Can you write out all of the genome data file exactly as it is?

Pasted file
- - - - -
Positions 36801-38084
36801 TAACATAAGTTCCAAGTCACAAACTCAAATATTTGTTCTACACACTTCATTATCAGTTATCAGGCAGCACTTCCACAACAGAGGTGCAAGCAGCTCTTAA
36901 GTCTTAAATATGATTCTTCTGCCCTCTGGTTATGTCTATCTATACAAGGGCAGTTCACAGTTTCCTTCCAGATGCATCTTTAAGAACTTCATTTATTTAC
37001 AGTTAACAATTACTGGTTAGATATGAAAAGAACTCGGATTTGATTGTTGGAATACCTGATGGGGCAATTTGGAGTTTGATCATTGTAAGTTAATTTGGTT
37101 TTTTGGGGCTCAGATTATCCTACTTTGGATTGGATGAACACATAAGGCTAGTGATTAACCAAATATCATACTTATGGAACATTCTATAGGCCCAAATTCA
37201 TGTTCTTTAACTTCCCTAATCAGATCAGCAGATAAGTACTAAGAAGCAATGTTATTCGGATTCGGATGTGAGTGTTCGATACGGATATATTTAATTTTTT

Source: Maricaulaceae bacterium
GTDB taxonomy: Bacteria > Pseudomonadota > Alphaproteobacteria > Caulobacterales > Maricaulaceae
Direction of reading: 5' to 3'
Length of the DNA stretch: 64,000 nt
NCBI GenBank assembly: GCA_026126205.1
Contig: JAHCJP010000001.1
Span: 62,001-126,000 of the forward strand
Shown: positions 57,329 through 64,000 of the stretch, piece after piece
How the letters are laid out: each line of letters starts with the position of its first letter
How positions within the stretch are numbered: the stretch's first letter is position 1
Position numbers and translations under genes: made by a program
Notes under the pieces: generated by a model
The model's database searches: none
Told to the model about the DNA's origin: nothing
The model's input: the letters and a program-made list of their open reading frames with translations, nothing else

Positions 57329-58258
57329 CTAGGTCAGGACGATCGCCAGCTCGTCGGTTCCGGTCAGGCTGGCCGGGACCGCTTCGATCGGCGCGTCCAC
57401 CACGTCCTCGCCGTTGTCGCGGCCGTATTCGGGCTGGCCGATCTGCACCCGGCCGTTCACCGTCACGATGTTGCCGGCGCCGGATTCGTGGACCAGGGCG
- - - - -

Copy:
Positions 36801-38084
36801 TAACATAAGTTCCAAGTCACAAACTCAAATATTTGTTCTACACACTTCATTATCAGTTATCAGGCAGCACTTCCACAACAGAGGTGCAAGCAGCTCTTAA
36901 GTCTTAAATATGATTCTTCTGCCCTCTGGTTATGTCTATCTATACAAGGGCAGTTCACAGTTTCCTTCCAGATGCATCTTTAAGAACTTCATTTATTTAC
37001 AGTTAACAATTACTGGTTAGATATGAAAAGAACTCGGATTTGATTGTTGGAATACCTGATGGGGCAATTTGGAGTTTGATCATTGTAAGTTAATTTGGTT
37101 TTTTGGGGCTCAGATTATCCTACTTTGGATTGGATGAACACATAAGGCTAGTGATTAACCAAATATCATACTTATGGAACATTCTATAGGCCCAAATTCA
37201 TGTTCTTTAACTTCCCTAATCAGATCAGCAGATAAGTACTAAGAAGCAATGTTATTCGGATTCGGATGTGAGTGTTCGATACGGATATATTTAATTTTTT

Source: Maricaulaceae bacterium
GTDB taxonomy: Bacteria > Pseudomonadota > Alphaproteobacteria > Caulobacterales > Maricaulaceae
Direction of reading: 5' to 3'
Length of the DNA stretch: 64,000 nt
NCBI GenBank assembly: GCA_026126205.1
Contig: JAHCJP010000001.1
Span: 62,001-126,000 of the forward strand
Shown: positions 57,329 through 64,000 of the stretch, piece after piece
How the letters are laid out: each line of letters starts with the position of its first letter
How positions within the stretch are numbered: the stretch's first letter is position 1
Position numbers and translations under genes: made by a program
Notes under the pieces: generated by a model
The model's database searches: none
Told to the model about the DNA's origin: nothing
The model's input: the letters and a program-made list of their open reading frames with translations, nothing else

Positions 57329-58258
57329 CTAGGTCAGGACGATCGCCAGCTCGTCGGTTCCGGTCAGGCTGGCCGGGACCGCTTCGATCGGCGCGTCCAC
57401 CACGTCCTCGCCGTTGTCGCGGCCGTATTCGGGCTGGCCGATCTGCACCCGGCCGTTCACCGTCACGATGTTGCCGGCGCCGGATTCGTGGACCAGGGCG